Family laws and sliding doors

by Mike Wells


Hi to all at NLL. Here is another instalment from me!

It has been on my mind lately that we shouldn’t keep doing things if they don’t work: Life is too short.

My thoughts descended on a poem I learnt whilst idly letting my mind wander for a few years at Uni doing an Arts degree. It is called “In a Station of the Metro” by Ezra Pound and is coming up for its 100th year anniversary – but don’t worry, it has only 14 words!:

The apparition of these faces in the crowd;
Petals on a wet, black bough.

So, life is short. And beautiful. And dark. And everything else in between. And we are constantly observing all of this. So why do we keep doing things, seemingly waiting for someone else to take the lead, when we know there might be a better way?

Now you readers who have caught any of my blogs or indeed spoken to me in the last 5 years will know that I am very much focussed on family law situations and particularly situations of high conflict. So perhaps all you commercial litigators may want to tune out about now?

Hopefully not.

This blog is centred on the struggle for us as a society to find more humane ways of responding to abhorrent and otherwise inappropriate behaviours, without necessarily thinking that lawyers and courts and old school litigation is the only pathway through. I think we can learn a lot by looking at what many might think of as more primitive societies, where a communal, tribal response was the norm.

But for some reason we have not generally valued this approach, and as a society when there is a perceived or actual need to respond we have been more inclined to involve complete strangers in peoples’ lives (be it counsellors, police, lawyers, judges, etc). We then set off on a completely new path, to the “search for truth” and “for revenge” and “to vent our anger and hurt” in a forum where (at least in the family court, and certainly in the minds of many lawyers) it is a battle of attrition rather than looking for and valuing the ability of such ‘strangers’ and others who arguably are more invested in fulfilling such roles. What I am saying here is that we as lawyers should be more mindful about caring for the impact of the process that we are subjecting our clients to (and not forgetting we ask them to pay us for the ‘privilege’ of so doing).

Another point is that we as lawyers (and barristers and judges) seem to chronically under-acknowledge the damage that can be inflicted on a family by bringing them within the institution of the traditional legal system. For example, why do we as a society permit 20-something-year-old law graduates to think they know more about a family and what is appropriate and necessary for the members of a family, just because they know the law? It is not the fault of such lawyers (who are not necessarily only the 20-something-year-olds, either!) by the way, because my point is that potentially many family lawyers have not had the insight or life experience of trauma, tragedy, loss, and basically have not (you might say fortunately!) had to learn the life lessons of truly understanding and appreciating the impact of a badly handled family law matter where thousands of dollars, years of peoples’ lives, and the unknown impact of significant and sustained trauma and stress of emotionally charged litigation has ensued – and most tragically – has actually been encouraged and exacerbated by some lawyers.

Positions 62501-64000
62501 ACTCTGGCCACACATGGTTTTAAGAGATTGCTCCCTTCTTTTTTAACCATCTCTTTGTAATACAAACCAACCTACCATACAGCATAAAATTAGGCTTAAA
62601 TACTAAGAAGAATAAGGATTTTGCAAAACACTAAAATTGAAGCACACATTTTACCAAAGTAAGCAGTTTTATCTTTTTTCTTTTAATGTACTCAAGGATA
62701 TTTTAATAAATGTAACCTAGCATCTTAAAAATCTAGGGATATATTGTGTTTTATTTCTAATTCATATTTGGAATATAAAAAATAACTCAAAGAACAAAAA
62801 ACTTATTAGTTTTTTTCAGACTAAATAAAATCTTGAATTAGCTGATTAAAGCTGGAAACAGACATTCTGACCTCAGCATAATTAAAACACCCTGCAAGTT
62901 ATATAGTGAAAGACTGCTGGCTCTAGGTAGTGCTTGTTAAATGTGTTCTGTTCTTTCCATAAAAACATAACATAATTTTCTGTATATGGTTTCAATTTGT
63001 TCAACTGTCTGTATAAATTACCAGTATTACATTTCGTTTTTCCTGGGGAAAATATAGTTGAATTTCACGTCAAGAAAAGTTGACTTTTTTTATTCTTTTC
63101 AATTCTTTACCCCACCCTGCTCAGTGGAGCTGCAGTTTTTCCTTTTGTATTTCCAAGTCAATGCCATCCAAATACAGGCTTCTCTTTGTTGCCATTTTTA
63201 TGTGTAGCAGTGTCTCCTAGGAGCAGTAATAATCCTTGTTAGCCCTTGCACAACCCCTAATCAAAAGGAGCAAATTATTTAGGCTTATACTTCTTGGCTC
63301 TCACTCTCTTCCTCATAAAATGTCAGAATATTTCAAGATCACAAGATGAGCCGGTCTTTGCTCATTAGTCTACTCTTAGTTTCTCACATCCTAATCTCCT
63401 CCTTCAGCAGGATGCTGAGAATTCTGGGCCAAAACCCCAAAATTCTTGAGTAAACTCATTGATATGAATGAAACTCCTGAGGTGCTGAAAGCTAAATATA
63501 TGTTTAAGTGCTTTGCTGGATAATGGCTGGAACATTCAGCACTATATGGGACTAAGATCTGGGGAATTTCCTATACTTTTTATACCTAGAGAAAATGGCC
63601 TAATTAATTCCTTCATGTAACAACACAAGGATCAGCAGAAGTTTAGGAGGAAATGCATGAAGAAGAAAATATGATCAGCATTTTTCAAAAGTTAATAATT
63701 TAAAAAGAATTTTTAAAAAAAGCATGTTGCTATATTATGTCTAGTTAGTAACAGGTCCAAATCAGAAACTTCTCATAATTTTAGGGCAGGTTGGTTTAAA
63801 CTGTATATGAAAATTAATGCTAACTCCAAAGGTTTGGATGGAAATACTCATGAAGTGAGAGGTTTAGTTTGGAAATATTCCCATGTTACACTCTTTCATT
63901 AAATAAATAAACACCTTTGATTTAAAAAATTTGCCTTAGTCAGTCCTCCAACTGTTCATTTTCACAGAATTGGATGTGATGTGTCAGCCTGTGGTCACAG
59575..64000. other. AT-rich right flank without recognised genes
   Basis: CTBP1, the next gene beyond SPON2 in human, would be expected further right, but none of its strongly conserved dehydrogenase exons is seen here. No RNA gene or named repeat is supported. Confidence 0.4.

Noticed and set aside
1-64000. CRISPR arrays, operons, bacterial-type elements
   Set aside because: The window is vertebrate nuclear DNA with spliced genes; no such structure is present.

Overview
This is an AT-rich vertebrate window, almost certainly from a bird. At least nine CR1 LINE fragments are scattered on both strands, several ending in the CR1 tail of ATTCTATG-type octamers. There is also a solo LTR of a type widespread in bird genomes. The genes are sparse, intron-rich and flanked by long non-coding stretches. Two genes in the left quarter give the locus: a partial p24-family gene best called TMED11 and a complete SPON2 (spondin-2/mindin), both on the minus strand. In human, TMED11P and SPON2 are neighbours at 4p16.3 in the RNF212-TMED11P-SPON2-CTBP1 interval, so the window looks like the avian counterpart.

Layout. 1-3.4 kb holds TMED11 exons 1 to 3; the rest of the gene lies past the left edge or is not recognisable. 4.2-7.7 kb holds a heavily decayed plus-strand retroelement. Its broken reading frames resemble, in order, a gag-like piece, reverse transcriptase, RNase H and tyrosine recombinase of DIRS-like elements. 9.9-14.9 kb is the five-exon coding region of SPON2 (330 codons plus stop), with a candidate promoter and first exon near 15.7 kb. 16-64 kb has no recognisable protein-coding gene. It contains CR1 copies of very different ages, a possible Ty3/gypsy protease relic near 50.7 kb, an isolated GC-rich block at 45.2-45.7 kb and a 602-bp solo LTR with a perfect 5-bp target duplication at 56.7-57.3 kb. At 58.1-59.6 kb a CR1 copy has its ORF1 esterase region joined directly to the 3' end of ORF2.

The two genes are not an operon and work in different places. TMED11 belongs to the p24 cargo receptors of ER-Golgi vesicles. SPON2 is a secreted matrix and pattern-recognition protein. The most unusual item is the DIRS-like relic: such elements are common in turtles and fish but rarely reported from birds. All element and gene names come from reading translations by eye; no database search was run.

Now, I acknowledge that this is a fairly inexact science because without the benefit of overlaying a “sliding doors” (I love that movie, btw) technology, we never see the actual difference between a family that has endured the cut and thrust of litigation, compared with, say the same family engaging in an interdisciplinary team collaboration. But I say why should we keep this cycle of potential damage spinning along, when it is arguably easier and more humanistic to (say) reverse the thinking and forcibly direct all family law clients to work with lawyers who have been accredited with skills and abilities to work with other professionals in a co-ordinated framework and structure that is geared toward building foundations for the future, instead of going to war?

Why can’t we take lawyers and courts out of the traditional dynamic and instead respond to family and couples who are experiencing the trauma of a separation by recognising the inherent value of using psychologists; financial advisors; counsellors; child experts AND lawyers (but to name a few) to respond in a holistic family focussed way that is consistent with the notion of cherishing and valuing the beauty of children and of a society that genuinely cares for the individuals within it.

So my message is to be a good lawyer, for sure, but don’t ever forget the bigger picture.